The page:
Monday, October 10, 2005

Kosovo accepts Eide's remarks, exuberant over recommendation

Prishtina-Kosovo[Kosova]
“Eide’s report is balanced, thorough and presents the achievements and
weaknesses as well as the work that needs to be done. We, of course, expect
UN Security Council approve the recommendations,’ the paper quotes UNMIK
chief Søren Jessen-Petersen.

The paper reports that main political parties of Kosovo have expressed their
views on the report. Kosovo Presidency has welcomed Eide’s recommendation
for start of status talks. “There are better results in some areas, less progress in
others; stagnation and defects as well,” said Spokesman Muhamet Hamiti.

PDK’s official Enver Hoxhaj said that the report is “realistic reflection of social
and economic condition as well as of interethnic relations in Kosovo.” AAK
spokesman Ernest Luma said the report will push forward the start of talks for
final status of Kosovo[Kosova]. ORA officials have also welcomed the report and said it presents realistic picture of the situation in Kosovo.

In a related note, Serbian media have been reporting that Belgrade officials are not happy with the report. B92 reports tha the Serbian Presiden's Advisor for Political issues Leon Kojen has assessed that Serbia has no reason to be satisfied with the report by UN Special Envoy Kai Eide, but stated that it also contains ''a lot of sober thoughts and reasonable recommendations.''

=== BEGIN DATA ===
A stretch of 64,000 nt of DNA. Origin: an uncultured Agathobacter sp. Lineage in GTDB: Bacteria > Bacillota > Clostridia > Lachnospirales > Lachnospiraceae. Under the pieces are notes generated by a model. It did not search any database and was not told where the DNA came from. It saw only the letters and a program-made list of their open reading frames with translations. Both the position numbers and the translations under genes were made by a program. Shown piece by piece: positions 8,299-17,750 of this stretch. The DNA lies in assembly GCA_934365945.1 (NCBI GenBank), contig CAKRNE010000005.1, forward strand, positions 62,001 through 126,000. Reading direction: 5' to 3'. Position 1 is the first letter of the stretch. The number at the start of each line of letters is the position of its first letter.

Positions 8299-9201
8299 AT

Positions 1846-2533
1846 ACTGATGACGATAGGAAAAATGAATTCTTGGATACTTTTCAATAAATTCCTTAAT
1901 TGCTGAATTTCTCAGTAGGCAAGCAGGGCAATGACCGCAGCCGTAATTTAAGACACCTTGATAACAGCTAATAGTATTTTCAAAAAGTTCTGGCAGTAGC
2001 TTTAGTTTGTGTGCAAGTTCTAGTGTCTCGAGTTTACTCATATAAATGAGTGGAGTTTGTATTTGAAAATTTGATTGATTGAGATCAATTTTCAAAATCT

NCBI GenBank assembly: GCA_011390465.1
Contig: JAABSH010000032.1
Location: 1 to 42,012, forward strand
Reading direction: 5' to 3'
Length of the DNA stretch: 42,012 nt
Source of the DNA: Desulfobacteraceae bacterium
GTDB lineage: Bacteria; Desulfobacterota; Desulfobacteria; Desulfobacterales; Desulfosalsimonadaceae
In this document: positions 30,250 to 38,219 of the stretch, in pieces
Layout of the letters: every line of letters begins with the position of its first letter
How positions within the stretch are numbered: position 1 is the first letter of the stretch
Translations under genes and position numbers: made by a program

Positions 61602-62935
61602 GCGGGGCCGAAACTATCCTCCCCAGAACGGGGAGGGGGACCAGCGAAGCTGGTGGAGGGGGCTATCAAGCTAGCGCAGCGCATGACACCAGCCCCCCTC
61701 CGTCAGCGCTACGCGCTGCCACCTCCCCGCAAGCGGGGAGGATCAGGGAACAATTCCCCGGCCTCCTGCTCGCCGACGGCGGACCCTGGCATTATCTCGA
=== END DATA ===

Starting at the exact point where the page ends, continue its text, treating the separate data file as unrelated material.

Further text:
He assessed that Serbia's discontent with Eide's report
doesn't only stem from the recommendation for negotiations on the future
status to commence, as this was expected since the Contact Group member
countries, especially the US and Great Britain, had been more or less openly
advocating the commencement of talks.

''An uncomfortable surprise represent many assessments in Eide's report that go over the key facts or represent them in a totaly inadequate manner,'' said Kojen. He assessed Eide's report, nevertheless, despite being selective in certain parts to the detriment of the truth and facts, as containing a «lot of sober and reasonable
receommendations.''
''This first of all refers to the carefully written part on
decentralization, which observes the real problems more than the past
international documents, and recommends adequate solutions,'' said Kojen. F.F
Koha,B92

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